6.5 Vectors and matrices
Vectors are similar to lists, except that all of their elements must be real numbers, and that all of the elements of any given vector must share common physical dimensions. Vectors are stored much more efficiently in memory than lists, since information about the types and physical units of each of the elements need not be stored. In addition they support a wide range of vector and matrix arithmetic operations.
For example, applying the addition + operator to two lists concatenates the lists together, meanwhile the same operator applied to two vectors performs vector addition:
pyxplot> a = [1,2,3]
In fact, whilst vectors do support the same append and extend methods as lists, to add either a single new element, or a list of new elements, to the end of the vector, these are very time consuming methods to run. It is much more efficient to create a vector of the desired length, and then to populate it with elements:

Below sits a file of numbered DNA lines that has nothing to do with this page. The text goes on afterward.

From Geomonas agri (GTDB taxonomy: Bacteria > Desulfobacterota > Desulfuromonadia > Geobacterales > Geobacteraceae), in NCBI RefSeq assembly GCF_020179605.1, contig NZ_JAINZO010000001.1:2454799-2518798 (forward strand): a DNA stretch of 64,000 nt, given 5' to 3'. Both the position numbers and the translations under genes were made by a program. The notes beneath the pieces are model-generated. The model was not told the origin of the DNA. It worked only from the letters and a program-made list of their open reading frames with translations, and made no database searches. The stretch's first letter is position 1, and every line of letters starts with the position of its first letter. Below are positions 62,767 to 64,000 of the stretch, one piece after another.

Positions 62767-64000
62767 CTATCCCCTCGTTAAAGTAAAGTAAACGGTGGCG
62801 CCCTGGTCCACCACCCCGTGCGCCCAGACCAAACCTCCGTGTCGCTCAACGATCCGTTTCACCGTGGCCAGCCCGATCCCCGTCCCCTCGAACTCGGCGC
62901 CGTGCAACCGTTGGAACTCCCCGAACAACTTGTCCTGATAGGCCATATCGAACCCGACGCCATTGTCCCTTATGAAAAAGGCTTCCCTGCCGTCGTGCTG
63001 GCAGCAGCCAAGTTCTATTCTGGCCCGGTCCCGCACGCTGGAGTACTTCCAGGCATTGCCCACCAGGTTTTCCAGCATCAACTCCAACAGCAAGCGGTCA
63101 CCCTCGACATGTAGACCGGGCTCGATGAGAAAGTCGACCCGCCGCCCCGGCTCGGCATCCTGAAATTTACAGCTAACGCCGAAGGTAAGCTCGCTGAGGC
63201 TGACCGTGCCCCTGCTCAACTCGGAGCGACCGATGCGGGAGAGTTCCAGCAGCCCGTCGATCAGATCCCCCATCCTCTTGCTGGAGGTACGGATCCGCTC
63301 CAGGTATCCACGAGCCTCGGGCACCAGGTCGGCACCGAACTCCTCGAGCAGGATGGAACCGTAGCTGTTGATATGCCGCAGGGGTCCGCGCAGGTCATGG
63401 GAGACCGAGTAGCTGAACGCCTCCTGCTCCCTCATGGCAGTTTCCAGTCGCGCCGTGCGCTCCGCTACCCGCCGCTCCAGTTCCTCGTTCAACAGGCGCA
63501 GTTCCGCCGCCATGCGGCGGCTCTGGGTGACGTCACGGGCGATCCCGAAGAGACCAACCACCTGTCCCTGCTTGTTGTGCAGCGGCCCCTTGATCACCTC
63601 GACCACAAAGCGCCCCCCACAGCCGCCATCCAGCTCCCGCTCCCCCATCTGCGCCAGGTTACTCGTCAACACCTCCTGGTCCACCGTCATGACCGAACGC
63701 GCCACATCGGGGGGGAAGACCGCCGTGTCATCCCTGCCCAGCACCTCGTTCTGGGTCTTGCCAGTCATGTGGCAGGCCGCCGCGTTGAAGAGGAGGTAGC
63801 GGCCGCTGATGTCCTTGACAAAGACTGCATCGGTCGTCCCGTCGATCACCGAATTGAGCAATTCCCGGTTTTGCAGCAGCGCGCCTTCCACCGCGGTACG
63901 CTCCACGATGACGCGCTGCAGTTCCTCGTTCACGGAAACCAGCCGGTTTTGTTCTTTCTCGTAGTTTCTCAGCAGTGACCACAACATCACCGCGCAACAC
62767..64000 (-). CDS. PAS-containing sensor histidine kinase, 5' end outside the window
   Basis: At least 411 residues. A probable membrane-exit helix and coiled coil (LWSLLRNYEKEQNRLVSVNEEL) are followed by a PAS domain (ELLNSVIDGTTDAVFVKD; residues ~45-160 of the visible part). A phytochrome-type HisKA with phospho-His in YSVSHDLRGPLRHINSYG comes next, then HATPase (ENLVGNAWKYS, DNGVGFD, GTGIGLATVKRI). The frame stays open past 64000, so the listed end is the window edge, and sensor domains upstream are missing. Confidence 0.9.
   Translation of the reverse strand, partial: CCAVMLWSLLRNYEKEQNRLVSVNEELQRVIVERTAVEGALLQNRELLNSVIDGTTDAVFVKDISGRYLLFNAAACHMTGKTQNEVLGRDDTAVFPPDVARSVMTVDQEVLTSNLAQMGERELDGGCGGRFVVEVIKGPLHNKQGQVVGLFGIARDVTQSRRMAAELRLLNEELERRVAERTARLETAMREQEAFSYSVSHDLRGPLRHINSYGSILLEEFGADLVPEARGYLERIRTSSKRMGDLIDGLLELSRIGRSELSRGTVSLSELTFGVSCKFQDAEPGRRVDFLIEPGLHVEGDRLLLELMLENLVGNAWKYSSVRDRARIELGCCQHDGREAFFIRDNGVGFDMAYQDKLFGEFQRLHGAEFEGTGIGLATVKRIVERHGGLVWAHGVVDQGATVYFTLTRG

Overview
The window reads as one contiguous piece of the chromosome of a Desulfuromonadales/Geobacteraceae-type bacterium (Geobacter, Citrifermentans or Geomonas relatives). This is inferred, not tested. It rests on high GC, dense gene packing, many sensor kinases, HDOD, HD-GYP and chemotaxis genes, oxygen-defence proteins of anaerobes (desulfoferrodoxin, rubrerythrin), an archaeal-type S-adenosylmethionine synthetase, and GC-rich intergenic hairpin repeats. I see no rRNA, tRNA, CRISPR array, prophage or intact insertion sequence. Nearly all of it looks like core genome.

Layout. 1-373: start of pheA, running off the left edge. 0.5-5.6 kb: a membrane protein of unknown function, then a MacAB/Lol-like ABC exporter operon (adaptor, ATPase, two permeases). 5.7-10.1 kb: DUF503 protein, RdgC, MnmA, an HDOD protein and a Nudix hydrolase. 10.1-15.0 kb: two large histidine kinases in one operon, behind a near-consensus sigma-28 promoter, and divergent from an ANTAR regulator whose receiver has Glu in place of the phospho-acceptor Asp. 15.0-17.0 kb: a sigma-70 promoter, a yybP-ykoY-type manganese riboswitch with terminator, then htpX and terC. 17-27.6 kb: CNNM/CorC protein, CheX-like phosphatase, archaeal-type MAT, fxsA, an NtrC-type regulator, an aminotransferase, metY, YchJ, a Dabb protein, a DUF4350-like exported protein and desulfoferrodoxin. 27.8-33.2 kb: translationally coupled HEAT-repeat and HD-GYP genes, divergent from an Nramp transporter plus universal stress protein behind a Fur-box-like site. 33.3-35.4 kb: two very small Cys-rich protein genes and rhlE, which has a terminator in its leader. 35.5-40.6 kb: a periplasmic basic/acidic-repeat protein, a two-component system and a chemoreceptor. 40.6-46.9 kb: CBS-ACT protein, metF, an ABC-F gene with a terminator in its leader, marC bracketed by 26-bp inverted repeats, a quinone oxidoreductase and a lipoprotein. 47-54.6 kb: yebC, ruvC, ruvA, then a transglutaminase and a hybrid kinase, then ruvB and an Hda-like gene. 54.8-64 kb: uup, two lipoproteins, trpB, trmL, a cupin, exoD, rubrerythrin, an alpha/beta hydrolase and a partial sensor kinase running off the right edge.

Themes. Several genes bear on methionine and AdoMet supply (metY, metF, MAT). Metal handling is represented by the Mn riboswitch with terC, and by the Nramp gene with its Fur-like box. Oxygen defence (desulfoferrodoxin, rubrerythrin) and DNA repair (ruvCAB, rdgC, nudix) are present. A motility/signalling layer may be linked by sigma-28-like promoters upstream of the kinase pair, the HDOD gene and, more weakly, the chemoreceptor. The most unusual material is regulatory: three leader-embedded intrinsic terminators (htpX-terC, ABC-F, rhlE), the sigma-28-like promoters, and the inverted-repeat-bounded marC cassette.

pyxplot> a = vector(10)*unit(m)
As the above example demonstrates, the vector() prototype can take not only a list or vector from which to make a vector object copy, but alternatively a single integer, which creates a zeroed vector of the specified length.
Similarly, the matrix() prototype can create a matrix from a list of lists, a list of vectors, a series of list arguments, a series of vector arguments, or two integers. In the final case, a zero matrix with the specified number of rows and columns is returned. If a matrix is specified as a series of vectors, these are taken to be the columns of the matrix; but if the matrix is specified as a series of lists, these are taken to be the rows of the matrix:
pyxplot> print matrix(3,4)
Like vectors, matrices can have physical units, and adding two matrices together performs element-wise addition:
pyxplot> a = matrix([1,0],[0,1])*unit(s)